Present status: PhD candidate
Working title of thesis: Russian Liberal Émigrés in the Civil War and Their Relations with the West in the Context of the New World Order
Research: My research focuses on the intersection of international relations theory and history. I am analysing the contribution of Russian liberal thinkers to the broader discussion of liberalism and the New World Order following the First World War. Russia is often overlooked in the study of the Versailles peace treaty and the formation of the League of Nations due to its internal political struggle, which resulted in its Civil War, and pulling out of the Triple Entente. Historians look at Russian relations with the West in 1917-1921 largely through the lens of diplomatic history. They analyse the relations between Western states, the Bolsheviks, and the Whites, and the support the West provided to the White movement. Russian political thought during this time is not so widely discussed, even though Russian liberals – just like their Western counterparts – reflected on the New World Order while considering Russia’s place in an evolving political climate.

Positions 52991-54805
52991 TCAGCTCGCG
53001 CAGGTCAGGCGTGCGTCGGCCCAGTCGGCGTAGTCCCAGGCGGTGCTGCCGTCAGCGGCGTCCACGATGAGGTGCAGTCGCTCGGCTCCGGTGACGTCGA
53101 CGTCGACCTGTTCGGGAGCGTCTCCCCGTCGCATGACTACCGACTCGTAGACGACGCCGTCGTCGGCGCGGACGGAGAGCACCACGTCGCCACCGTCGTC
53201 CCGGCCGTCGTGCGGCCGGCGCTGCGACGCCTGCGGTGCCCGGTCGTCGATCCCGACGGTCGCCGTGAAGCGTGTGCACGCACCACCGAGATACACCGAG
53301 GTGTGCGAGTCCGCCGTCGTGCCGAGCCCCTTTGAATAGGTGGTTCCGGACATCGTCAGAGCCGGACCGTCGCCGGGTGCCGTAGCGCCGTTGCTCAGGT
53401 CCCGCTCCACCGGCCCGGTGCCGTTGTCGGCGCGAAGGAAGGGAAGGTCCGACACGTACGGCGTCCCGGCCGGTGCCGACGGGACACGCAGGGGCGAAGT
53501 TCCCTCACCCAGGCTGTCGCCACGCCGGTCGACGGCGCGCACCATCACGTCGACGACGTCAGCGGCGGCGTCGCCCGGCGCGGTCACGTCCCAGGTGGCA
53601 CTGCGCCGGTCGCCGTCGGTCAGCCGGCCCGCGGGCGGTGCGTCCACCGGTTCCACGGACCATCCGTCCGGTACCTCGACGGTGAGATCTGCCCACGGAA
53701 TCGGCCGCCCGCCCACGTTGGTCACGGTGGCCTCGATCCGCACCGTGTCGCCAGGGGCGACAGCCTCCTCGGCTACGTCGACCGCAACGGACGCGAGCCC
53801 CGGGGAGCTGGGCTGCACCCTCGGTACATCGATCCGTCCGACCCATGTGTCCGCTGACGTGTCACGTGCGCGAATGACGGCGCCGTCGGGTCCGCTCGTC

I focus my research on Russian émigrés since most liberal thinkers fled from their country as a consequence of the Civil War. Settling across Europe and in the United States, they established national communities and started their own publications– which were easy to neglect since a lot of this work was produced in Russian. Nevertheless, their study can make a significant contribution to the history of political thought in the inter-war period.
Research interests: Russian revolution; liberalism; international history; early twentieth century history; Russian history.